Should you buy into the recent rally in Alibaba (NYSE:BABA)? This whole situation for Alibaba stock and its investors reminds me of lyrics from the late Tom Petty, “The waiting is the hardest part.” After all, alongside all of the recent drama surrounding the coronavirus from China, the company is scheduled to report third-quarter 2020 earnings on Feb. 13.
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As 2019 drew to a close, 2020 looked to be a great year for Chinese stocks. The phase one trade deal with the United States brought a much needed cooling of rhetoric, if not actual tariffs. Then, right before the new year, we started to hear about the coronavirus.
As the coronavirus dominated the news cycle in January, Alibaba was not immune to the selloff in Chinese stocks. However, the stock has rallied recently. And analysts seem confident that the company will post solid earnings. Alibaba can only hope they’re right. Because, right now, Alibaba needs a positive earnings report to change the coronavirus narrative.
Alibaba Has a Case of the ‘Yeah But’s’
For Alibaba stock, the current narrative goes something like this. “There’s no reason to believe the coronavirus will affect the stock long term. But what affect will the coronavirus have on the Chinese economy in the short term?”
InvestorPlace.com Web Editor Robert Waldo echoed this very sentiment in a recent article about Alibaba.
“One thing is certain, however. It’s too soon to determine how significant the impact of this virus will be on Alibaba stock and the Chinese/global economy. In the very long term, I think everything will turn out well for the company. More importantly, I think everything will turn out well for the world … at least when it comes to the virus.”
Echoing this sentiment, InvestorPlace.com contributor Josh Enomoto also advised investors to proceed with caution:“the idea that the coronavirus is much worse than reported is not a conspiracy theory. As such, the bad news may not be fully baked into the Alibaba stock price.”
Clearly, the company is facing some serious questions ahead of its earnings report on Thursday.
China May Have More to Fear Than Fear Itself
The overall consensus of medical professionals is not to panic. History serves as a useful guide. And the world has made remarkable strides to quickly develop vaccines. For example, Johnson & Johnson (NYSE:JNJ) recently announced that it is on the front line of developing a vaccine for the coronavirus.
Globally, I think cautious optimism is a fair assessment. I’ve parented children through the petri dish of elementary school. I’m not taking any more, or less, precautions than in years past.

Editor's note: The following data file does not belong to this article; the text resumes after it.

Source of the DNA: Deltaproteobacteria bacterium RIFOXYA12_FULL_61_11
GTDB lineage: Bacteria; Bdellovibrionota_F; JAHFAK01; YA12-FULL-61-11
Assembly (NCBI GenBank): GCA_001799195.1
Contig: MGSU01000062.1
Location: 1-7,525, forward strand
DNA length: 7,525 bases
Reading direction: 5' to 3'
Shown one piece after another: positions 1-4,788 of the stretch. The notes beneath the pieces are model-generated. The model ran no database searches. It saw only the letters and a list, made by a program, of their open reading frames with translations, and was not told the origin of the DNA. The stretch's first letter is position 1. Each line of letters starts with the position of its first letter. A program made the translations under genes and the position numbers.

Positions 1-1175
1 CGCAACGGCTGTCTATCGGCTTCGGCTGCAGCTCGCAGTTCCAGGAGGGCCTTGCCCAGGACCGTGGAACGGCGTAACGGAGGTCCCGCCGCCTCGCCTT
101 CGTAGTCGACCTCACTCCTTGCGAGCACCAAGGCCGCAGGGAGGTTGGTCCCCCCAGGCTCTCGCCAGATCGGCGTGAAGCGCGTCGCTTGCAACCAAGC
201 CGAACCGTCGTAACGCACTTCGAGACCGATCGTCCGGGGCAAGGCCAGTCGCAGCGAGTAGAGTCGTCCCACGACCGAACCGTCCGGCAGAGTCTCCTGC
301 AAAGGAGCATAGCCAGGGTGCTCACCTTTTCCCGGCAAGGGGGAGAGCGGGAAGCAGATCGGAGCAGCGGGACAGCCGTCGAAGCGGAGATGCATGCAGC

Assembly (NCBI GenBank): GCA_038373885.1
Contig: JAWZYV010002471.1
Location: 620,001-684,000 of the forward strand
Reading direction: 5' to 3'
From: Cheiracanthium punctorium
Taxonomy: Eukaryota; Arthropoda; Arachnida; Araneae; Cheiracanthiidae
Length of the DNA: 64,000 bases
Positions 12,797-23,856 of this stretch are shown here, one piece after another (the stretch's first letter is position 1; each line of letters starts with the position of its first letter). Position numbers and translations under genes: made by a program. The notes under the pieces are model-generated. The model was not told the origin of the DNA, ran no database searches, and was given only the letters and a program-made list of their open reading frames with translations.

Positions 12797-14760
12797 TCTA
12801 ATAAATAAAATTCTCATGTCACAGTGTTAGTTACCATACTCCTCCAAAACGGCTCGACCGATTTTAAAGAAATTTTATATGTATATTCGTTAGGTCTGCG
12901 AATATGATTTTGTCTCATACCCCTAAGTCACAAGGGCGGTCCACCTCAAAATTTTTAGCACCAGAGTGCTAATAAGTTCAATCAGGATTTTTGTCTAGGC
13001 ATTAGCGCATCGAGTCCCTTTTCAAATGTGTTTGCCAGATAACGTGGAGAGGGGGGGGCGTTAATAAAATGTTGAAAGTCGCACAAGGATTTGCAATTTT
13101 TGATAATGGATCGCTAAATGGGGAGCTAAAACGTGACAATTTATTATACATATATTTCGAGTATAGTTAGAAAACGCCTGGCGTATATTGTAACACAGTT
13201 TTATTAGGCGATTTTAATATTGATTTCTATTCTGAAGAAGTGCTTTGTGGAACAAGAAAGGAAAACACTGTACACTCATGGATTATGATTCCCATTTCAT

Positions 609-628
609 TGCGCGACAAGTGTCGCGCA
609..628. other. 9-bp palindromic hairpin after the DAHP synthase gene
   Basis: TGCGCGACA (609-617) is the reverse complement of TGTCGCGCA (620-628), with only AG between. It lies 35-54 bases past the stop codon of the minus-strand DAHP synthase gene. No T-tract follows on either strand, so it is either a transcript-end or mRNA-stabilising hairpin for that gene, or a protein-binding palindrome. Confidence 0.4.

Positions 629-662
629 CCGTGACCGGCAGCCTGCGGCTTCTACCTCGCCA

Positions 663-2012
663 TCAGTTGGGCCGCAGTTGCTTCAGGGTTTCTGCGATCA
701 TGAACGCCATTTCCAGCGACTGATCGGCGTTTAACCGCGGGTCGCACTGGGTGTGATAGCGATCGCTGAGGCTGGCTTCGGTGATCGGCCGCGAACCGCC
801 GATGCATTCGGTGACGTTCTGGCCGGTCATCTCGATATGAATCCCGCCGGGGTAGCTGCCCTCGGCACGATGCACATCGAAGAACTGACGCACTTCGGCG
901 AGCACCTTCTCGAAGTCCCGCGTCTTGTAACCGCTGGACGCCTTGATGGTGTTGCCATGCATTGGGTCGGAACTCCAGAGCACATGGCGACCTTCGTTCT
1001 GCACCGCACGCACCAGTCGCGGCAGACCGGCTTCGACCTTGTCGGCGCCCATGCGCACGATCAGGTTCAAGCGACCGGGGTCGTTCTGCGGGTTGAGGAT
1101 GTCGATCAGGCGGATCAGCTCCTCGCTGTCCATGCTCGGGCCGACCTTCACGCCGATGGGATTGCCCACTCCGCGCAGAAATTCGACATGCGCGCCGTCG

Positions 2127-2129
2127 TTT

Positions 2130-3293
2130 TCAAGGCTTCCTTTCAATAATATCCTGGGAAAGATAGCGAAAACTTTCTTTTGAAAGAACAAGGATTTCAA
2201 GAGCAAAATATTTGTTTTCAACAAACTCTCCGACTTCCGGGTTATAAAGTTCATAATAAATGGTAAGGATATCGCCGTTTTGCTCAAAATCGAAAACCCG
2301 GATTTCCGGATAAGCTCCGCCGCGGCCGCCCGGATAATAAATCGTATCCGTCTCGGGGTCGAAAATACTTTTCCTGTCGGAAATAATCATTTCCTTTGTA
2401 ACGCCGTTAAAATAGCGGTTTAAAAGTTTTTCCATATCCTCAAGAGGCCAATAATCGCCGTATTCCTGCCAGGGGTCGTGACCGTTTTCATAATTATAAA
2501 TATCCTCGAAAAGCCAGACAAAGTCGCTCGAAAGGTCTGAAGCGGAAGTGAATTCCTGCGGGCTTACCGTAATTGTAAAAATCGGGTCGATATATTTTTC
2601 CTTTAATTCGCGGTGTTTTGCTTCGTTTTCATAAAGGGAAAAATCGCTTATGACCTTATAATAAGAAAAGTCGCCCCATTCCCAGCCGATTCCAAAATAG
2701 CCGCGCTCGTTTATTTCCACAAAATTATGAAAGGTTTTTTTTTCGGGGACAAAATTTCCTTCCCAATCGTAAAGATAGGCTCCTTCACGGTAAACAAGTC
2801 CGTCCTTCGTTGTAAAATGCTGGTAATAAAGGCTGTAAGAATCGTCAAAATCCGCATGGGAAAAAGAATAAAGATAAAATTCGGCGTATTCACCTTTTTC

However, in China, stories like this one, which broke Feb. 6, continue to manifest.
The Chinese doctor, Dr. Li Wenliang who first announced the presence of the virus (and was subsequently accused of rumor-mongering by the Wuhan police) has died. Dr. Wenliang contracted the virus on Jan. 12 from one of the patients he was treating. He was only confirmed to have the new virus on Feb. 1.
Furthermore, CBS News reports that according to the World Health Organization (WHO), the virus continues to spread throughout China despite the quarantines and other population control methods that the country has undertaken. As of this writing, the number of cases worldwide exceeds at 28,200. Over 28,000 of those cases are in China. Of the 565 deaths from the disease all but two have been in China.
What Does This Mean For BABA Stock?
Alibaba stock dropped to around $205 after the first reports of the virus broke out. Since then, it has rallied and turned positive for the year to date. That leaves investors with a choice. If you believe that the worst of the coronavirus was already been priced into the stock when it hit $205, then this may be the time to jump in. However, if there continues to be conflicting if not outright bad news about the coronavirus, then the stock may find itself range bound until things shake out.
I will side with my InvestorPlace colleagues and bet that investors have a short memory. Over the long arc of history, Alibaba is a good stock and will most likely be a great investment. But is this a dip you should buy on? I’m skeptical, but I tend to avoid stocks with a hefty risk premium. And I especially avoid stocks when I have no practical way of calculating that risk premium.
As of this writing, Chris Markoch did not hold a position in any of the aforementioned securities.
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